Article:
The holiday season is upon us. From Thanksgiving through Epiphany, the period from late November through early January is filled with all sorts of holiday festivities. Christmas, Human Light, Kwaanza, Channukuh, Winter Solstice, Boxing Day, New Year’s Eve, New Year’s Day, Twelfth Night, and best of all, college football bowl games—yes, the holidays are in full swing.
All of my holiday shopping is done, and I don’t do any holiday baking anymore. If I bake it, I eat it. And, trust me, I don’t need to be eating cookies and candy. My holiday knitting is also all done. I didn’t do much holiday knitting this year, but I did make two pairs of socks. The Froot Loop Socks I made are resting under cousin Vickie’s ginormous Christmas tree in Ohio. Unlike me, she can wait till Christmas to open packages. Me? I get a package in the mail, I open it. LOL
The other pair of socks, Christmas Lights Socks, were made especially for The Boy’s sock-worthy GF. They arrived in Pittsburgh yesterday. (Thank you, USPS.) The Christmas Lights Socks came into being because of the Steelers beaded squares I wrote about yesterday. While searching for just the perfect beads for the Steelers squares, I found myself totally unable to resist buying lots of beads in different colors and finishes.
“So, what am I going to do with all these beads?” I thought to myself. “Well, I could knit socks with beaded cuffs.”
For inspiration, I turned to Ravelry, the knitting world’s great enabler, and searched for patterns for socks with beads added to the cuffs. (Trust me. You don’t want to add beads to the instep.) There was one sock pattern that really jumped out at me. It is called Winter Frost Socks and the lovely pastel beads on a white sock make a very pleasing combination.
But the minute I looked at the picture, I saw bright red socks with green, gold, and silver beads that just screamed Christmas. And, lucky me, I just happened to have some bright red Socka sock yarn in my yarn stash; and in my bead stash I had silver-lined green beads, silver-lined yellow beads, and silver-lined crystal beads. Silver-lined beads really catch the light and sparkle, and I just knew this combination would make festive Christmas socks.
I made only a couple of changes to the pattern. First of all, I made the 2 x 2 ribbed cuff a little longer. I like a 2-inch cuff, so I knit 20 rounds of ribbing.
Second, I added a repeat to increase the number of stitches from 64 to 72, which means that I had to recalculate the number of beads I needed. Even for someone who is mathematically challenged, as I am, this wasn’t difficult. Each pattern repeat uses 3 beads, and I was doing 9 repeats: 9 x 3 = 27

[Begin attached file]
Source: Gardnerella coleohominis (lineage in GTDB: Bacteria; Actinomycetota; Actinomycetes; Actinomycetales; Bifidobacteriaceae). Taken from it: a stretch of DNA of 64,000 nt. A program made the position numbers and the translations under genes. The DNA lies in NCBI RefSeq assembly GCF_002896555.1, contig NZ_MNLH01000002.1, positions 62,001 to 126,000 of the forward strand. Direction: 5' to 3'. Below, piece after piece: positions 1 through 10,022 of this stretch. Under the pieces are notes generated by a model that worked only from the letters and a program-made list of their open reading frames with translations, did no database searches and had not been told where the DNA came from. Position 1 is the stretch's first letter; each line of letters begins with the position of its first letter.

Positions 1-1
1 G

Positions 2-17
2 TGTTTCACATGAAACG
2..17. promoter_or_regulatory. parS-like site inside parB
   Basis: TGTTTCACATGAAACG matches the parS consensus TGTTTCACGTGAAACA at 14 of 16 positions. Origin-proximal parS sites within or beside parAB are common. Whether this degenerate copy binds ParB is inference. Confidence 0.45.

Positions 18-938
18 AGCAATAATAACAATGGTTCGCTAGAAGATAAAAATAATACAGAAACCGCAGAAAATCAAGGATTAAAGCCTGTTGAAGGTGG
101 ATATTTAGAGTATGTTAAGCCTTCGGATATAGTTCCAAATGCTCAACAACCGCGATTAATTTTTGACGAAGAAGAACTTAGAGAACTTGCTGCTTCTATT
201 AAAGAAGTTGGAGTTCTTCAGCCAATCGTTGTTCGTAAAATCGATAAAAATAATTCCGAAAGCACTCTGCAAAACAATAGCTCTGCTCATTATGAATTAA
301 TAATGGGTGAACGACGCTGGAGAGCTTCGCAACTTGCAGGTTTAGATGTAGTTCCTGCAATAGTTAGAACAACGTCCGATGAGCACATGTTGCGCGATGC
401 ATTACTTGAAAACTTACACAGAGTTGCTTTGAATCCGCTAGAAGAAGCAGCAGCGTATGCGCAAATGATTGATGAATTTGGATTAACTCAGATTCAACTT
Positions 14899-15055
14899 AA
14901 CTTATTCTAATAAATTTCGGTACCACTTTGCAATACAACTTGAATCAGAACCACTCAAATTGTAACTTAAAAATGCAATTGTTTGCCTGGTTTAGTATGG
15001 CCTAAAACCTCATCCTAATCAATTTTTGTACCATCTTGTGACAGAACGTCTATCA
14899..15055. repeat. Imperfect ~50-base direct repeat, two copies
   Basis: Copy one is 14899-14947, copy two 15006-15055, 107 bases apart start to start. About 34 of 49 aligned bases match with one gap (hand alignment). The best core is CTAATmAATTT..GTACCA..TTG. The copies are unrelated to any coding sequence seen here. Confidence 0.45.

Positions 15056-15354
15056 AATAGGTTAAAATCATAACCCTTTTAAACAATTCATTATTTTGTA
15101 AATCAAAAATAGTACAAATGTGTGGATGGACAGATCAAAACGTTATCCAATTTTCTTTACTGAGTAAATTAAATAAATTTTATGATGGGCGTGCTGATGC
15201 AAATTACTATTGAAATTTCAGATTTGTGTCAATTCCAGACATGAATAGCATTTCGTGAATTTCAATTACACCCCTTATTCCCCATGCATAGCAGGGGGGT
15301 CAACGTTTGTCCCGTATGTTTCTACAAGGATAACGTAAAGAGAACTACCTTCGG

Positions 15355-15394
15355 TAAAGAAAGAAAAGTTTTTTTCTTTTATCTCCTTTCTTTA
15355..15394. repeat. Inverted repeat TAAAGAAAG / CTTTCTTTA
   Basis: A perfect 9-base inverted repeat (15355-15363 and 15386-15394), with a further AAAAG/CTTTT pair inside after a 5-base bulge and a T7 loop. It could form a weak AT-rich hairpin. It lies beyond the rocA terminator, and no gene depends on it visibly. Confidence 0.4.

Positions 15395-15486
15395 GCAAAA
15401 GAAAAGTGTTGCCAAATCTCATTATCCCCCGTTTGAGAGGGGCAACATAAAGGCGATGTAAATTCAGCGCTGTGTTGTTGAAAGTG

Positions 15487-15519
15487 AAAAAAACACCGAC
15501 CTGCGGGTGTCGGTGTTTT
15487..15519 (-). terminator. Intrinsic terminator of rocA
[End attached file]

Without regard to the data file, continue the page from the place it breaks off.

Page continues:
And because of my wonky row gauge, I knew that I would need to knit the complete pattern 6 times in order to have a cuff that is long enough: 6 x 27 = 162.
So I strung 162 6/0 Miyuki seed beads, 81 of each color, in this order: 9 silver, 9 green, 9 gold. Repeat 5 more times.
The 6/0 beads are a little on the large size for fingering-weight wool, so they really stand out. If you want a look that is a little more subtle, size 8/0 beads would be the way to go.
Third, on the beaded section, I purled the stitch after adding the bead on round 7 instead of knitting it through the back loop. I found that when I knitted the stitch, the bead buried itself and disappeared from the front of the fabric. I realize that when the socks are worn, the cuff will stretch and that third bead will pop to the front, but I decided to purl the stitch and keep the bead to the fore even when the socks are not being worn.
The Winter Frost Socks pattern, which is available as a free download on Ravelry, is very well written and easily adaptable. It can be knitted with or without beads. The lace stitch is a simple one, and both written and charted instructions are included. The sock is an easy knit, although the beads make it a little fiddly, especially if you want the colors to be in a specific order because then you have to be very careful when you string them. But it doesn’t require any special techniques–you just slide the bead into place and work the next stitch as usual.
I want to thank Brenda Lindsay of Owlsrook Designs for sharing this lovely sock design. I never cease to be amazed at how generous my fellow knitters are in making their designs available at low or no cost. Winter Frost Sock is a pattern worth paying for; the directions are detailed and cover 4.25 printed pages. But Brenda has made it available for free. Thank you, Brenda.